Eye on the First Certificate: Writing part 2 – emails and letters

The Writing portion of this exam tests your ability to express opinions, organize ideas, and incorporate things like connectors and B2 level grammar into your writing. This series of blogs will look at each section and clarify any doubts you may have as well as help you prepare yourself for the exam.

Writing in English will prove much easier if you understand how to organize writing in your own language. If you don’t write much in your native language either you will need to dedicate some extra effort here. Creativity is also an element particularly in certain types of writings like articles and reviews. If you enjoy writing, this aspect of creativity may not be so hard for you, but if you aren’t as avid a writer you will need to practice answering as many writings as possible to force yourself to practice creativity in responses.

Writing Part 2

The second task in the writing portion of the Cambridge First Certificate Exam requires that you choose from one of three writing prompts. These will ask you to write either an article, letter, e-mail, review, report or proposal.

Emails and Letters

Emails and letters are likely to be the most common type of writing that can be found in our daily lives.  This is precisely why it is a dangerous option to choose.  We are so accustomed to writing in real life that we can easily forget to do what is needed to demonstrate our B2 level ad pass the exam.

On this exam you should expect the email or letter to be either for a friend and therefore have an informal style or for a superior of public official in which case the style will be formal.

Informal Correspondence
Emails and letters written to friends need to clearly connect with their audience. This means you can use contractions and are encouraged to use lots of phrasal verbs and colloquial expressions. In informal writing passives and past perfects may seem out of place so you will need to include plenty of phrasal verbs and expressions as well as technical vocabulary if you are going to successfully show your B2 level to the examiner.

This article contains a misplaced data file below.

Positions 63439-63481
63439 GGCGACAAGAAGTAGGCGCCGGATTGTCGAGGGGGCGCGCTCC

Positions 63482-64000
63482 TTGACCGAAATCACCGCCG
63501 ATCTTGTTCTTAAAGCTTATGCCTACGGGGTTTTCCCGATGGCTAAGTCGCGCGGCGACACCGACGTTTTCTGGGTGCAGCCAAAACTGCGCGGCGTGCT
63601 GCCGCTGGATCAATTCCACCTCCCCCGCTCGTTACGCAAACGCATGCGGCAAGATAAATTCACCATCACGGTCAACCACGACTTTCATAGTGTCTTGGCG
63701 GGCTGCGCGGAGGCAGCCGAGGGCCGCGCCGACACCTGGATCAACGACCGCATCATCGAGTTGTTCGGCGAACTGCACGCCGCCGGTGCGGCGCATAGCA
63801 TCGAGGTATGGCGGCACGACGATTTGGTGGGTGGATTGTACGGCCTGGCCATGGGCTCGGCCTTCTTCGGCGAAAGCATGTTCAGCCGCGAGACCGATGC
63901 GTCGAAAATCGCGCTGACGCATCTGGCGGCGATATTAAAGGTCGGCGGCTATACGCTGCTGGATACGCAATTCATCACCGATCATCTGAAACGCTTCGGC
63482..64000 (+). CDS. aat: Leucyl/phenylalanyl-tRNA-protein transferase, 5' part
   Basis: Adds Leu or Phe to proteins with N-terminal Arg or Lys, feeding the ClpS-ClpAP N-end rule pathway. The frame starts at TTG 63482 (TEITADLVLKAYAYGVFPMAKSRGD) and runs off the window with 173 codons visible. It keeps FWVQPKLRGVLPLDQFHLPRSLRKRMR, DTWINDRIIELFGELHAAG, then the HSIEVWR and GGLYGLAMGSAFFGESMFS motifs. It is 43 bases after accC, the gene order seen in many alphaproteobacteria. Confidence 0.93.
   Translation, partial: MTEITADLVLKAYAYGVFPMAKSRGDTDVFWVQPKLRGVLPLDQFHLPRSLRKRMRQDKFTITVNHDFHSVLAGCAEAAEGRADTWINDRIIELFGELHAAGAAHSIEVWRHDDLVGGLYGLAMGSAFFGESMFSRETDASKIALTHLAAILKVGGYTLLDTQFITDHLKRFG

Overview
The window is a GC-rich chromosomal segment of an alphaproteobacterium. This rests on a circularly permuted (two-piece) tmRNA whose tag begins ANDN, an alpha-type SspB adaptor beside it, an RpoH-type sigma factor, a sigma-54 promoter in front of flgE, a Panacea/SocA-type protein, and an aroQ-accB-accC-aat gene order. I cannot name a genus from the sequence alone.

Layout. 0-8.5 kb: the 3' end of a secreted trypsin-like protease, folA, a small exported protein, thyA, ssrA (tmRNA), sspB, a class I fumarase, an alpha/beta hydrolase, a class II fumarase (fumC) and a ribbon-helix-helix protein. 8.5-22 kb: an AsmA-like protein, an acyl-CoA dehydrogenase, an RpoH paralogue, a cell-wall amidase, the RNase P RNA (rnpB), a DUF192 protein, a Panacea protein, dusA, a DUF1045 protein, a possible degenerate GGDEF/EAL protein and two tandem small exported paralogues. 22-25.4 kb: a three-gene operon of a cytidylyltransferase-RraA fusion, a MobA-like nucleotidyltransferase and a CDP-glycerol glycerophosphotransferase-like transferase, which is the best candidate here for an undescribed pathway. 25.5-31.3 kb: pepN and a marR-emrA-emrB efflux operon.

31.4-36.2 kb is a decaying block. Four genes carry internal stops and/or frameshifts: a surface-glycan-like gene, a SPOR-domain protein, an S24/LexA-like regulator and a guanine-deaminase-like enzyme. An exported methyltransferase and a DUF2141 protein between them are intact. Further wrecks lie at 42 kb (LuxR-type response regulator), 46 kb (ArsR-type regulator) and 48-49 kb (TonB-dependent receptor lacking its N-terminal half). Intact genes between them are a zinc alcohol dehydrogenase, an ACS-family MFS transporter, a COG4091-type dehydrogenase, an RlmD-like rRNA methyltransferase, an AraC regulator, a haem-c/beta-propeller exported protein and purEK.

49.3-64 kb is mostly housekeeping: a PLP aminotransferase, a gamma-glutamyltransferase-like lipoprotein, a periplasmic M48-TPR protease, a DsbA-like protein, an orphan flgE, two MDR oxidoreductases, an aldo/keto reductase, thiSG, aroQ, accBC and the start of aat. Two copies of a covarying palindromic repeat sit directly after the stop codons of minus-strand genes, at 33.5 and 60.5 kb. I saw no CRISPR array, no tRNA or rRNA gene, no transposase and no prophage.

Formal Correspondence
You need to use appropriately formal greetings and closings if your letter is geared towards a superior.

Even if it is an informal style doesn’t mean that you don’t need to have structure organization and paragraphs. The structure in all writing is similar. There always has to be an introduction, explanation, and conclusion. The structure of writings can be something challenging particularly for students who finished their studies long ago. Articles are typically structured in three or four paragraphs.

Introduction

Your introduction needs to be a sentence or two responding to the prompt letter and asking after the recipient. Here you need to make it clear you read their letter.

Body

The letter you are given will include two or three things to answer like a recommendation perhaps. This should be contained in 1-2 body paragraphs several sentences in length.

Conclusion

Your final paragraph is your conclusion. It will exchange pleasantries and standard correspondence questions.

Revision

Structure is the most important thing to consider in writing, but you should also keep in mind using sufficiently advanced vocabulary and grammar structures. This is something you should go back and check for in subsequent revisions. Likewise, as you edit your work remember to add in more connectors and double check that your tone is accurate.

Advice

Like with anything, practice makes perfect. Write as much as you can leading up to your exam so that you can get in the habit of finding ideas and forming opinions on all the topics comprised in your exam.

The Cambridge First Certificate Exam is one of the most popular B2 exams out there. It’s a great choice to certify your upper intermediate English level because it’s a very practical exam, which means you continue learning and improving your English while you prepare for the exam.

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